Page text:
Why the cracks emerged for the Tories in Fortress Calgary
Kang and Hehr take first Grit seats in Cowtown since the original Trudeau-mania
1968. That was a long time ago.
As Canada basked in the glow of a successful centennial celebration and Montreal's Expo '67, Calgary elected a Liberal MP in 1968. Pat Mahoney went on to lose that seat in 1972. There hasn't been a federal Liberal elected in this city in 13 elections since. Until now.
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As the Harper government is swept from office, there are some things the same but some differences. Canada seems to have reverted to a more familiar kind of parliament. It appears the Liberals and the Conservatives are still the ones who trade places in the House of Commons.
The NDP returns to its traditional third place rump in the far corner with 40-some seats. The Bloc Québécois stays a small caucus that will be stifled by a majority government and two bigger opposition parties ahead of it on that side of the House.
Traditionally when the Grits take power, the West and particularly Calgary tend to get marginalized. Calgary actually became quite good at that because it typically only supports the home team.
That team has always been a shade on the right side of the spectrum — the PCs, the Reform Party, the Canadian Alliance and lately, the Conservative Party which have controlled all the seats here for decades.
Shory's lacklustre record helped Kang to victory
The Liberals west of Ontario are still a small, primarily urban group. But unlike elections since 1972, there are Calgarians on the team.
Former Liberal MLA Darshan Kang was the first to make local history.
Conservative Devinder Shory, a low-profile backbench MP with little record of accomplishments in office, is the one who becomes the answer to a trivia question: Who was the first federal Conservative Party of Canada MP to lose to a Liberal in Calgary?
The Libs knew they had a shot in Skyview. They've been working hard there for months and that confidence was rewarded when Justin Trudeau himself put in a final campaign appearance in the northeast riding on the eve of this election.
The Grits made a little more history by keeping everyone up late in Calgary Centre. There, another former Liberal MLA, Kent Hehr, managed to knock off Conservative Joan Crockatt.
The Liberal populist built on his base in the riding, parts of which he held as a Liberal MLA. He's frequently seen on the street in the area and his team was bolstered by Liberals, who flowed in from other ridings, knowing they had a real chance there.
Crockatt carried plenty of baggage into this race. She narrowly won in a by-election almost three years ago following the resignation of Lee Richardson.
While popular with local Conservatives, she became closely identified with Stephen Harper, which for an inner-city riding with a younger, highly transient population is likely a bit of a penalty out of the blocks.
But beyond those two ridings, Calgary remains a Tory bastion. The rest of the team ensured eight of 10 Calgary ridings stayed blue.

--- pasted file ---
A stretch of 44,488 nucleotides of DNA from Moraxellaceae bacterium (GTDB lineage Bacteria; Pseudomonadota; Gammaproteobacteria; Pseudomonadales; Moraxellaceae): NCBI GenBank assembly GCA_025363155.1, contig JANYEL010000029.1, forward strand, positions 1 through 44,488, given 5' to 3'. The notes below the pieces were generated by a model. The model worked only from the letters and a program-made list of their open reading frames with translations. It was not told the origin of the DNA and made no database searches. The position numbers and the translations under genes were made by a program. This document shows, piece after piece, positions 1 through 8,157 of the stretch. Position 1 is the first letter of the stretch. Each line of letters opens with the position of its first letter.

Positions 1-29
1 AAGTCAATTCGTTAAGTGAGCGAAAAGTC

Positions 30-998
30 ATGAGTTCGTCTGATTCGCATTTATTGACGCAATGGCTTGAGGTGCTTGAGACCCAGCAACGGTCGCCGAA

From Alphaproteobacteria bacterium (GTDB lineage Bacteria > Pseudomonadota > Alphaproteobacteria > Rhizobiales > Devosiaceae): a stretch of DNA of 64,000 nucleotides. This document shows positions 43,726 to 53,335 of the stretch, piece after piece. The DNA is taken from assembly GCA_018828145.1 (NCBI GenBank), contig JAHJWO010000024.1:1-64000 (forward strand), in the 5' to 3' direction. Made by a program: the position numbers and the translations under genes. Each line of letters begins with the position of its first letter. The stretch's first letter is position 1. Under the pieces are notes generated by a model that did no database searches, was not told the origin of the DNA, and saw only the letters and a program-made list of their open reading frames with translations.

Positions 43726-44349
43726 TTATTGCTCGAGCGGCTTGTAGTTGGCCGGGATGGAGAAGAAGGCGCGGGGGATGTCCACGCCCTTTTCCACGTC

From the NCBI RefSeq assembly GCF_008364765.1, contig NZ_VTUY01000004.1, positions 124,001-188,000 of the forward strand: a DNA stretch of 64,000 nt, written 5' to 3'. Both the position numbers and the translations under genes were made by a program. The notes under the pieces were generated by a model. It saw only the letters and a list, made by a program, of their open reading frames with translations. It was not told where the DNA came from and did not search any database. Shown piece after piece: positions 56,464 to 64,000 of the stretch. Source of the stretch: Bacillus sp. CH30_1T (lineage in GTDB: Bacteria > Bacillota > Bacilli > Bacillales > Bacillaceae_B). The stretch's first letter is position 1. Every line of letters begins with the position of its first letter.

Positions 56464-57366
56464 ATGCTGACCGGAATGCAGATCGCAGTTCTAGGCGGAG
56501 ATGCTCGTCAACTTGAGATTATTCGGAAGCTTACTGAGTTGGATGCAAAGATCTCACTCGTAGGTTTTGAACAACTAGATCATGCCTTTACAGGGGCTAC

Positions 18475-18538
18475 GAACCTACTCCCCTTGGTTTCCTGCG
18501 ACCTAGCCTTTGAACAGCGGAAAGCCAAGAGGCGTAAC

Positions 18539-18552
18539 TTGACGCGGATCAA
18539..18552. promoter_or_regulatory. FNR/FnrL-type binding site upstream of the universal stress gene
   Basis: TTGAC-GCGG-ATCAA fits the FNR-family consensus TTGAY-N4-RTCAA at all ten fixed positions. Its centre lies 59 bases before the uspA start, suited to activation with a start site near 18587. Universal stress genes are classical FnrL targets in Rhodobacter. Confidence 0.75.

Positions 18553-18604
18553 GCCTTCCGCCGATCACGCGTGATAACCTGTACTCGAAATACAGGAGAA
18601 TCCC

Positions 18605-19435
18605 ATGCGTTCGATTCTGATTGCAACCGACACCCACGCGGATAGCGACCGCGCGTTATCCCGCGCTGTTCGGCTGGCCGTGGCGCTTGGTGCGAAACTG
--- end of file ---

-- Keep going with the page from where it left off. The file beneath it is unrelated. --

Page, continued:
Newcomers Tom Kmiec, Pat Kelly and a couple of former PC MLAs, Ron Liepert and Len Webber, join the Tory ranks. Rather than triumphantly going to Ottawa to govern, they find themselves heading for the Official Opposition benches.
Calgarians will expect tax breaks and pipelines
The next prime minister can do something that no previous Liberal PM has been able to do since his dad's first term: pick someone from Calgary to sit around the cabinet table. So if this Trudeau wants to try to build his Calgary beachhead, at least he doesn't have to resort to unelected senators to be this city's voice in cabinet.
Finding success will mean the Grits must connect with the issues that matter to Calgarians in their recession-racked economy. They'll want tax breaks. They'll want pipelines to get Alberta's energy resources to international markets.
The Liberals have 'been smart all through this campaign, on everything from the TPP [Trans-Pacific Partnership] to oil to security issues … [but] just how much room is there to move on these issues that are critical to Albertans.'- Political scientist Anthony Sayers
Anthony Sayers, a political scientist at the University of Calgary, sums up the Liberal potential for growth this way: "They've been smart all through this campaign, on everything from the TPP [Trans-Pacific Partnership] to oil to security issues … have positioned themselves so they're at least believable, it's believable that they're open-minded about these things."
But if they're to overcome election night anger/giddiness, this courtship needs to grow or it may quickly wither.
"I guess that will be the position that the government and Albertans will have to figure out — just how much room is there to move on these issues that are critical to Albertans," said Sayers.
Stephen Harper did a lot for Albertans and they rewarded him again with 29 seats in the province. However, he didn't get any pipelines built, even if that is a result of many reasons beyond his control.
And if Trudeau manages to change the narrative that he's a tax-raising, deficit-running, eastern prime minister — as some local Tories grumbled on election night — he could hold even or even gain seats the next time around.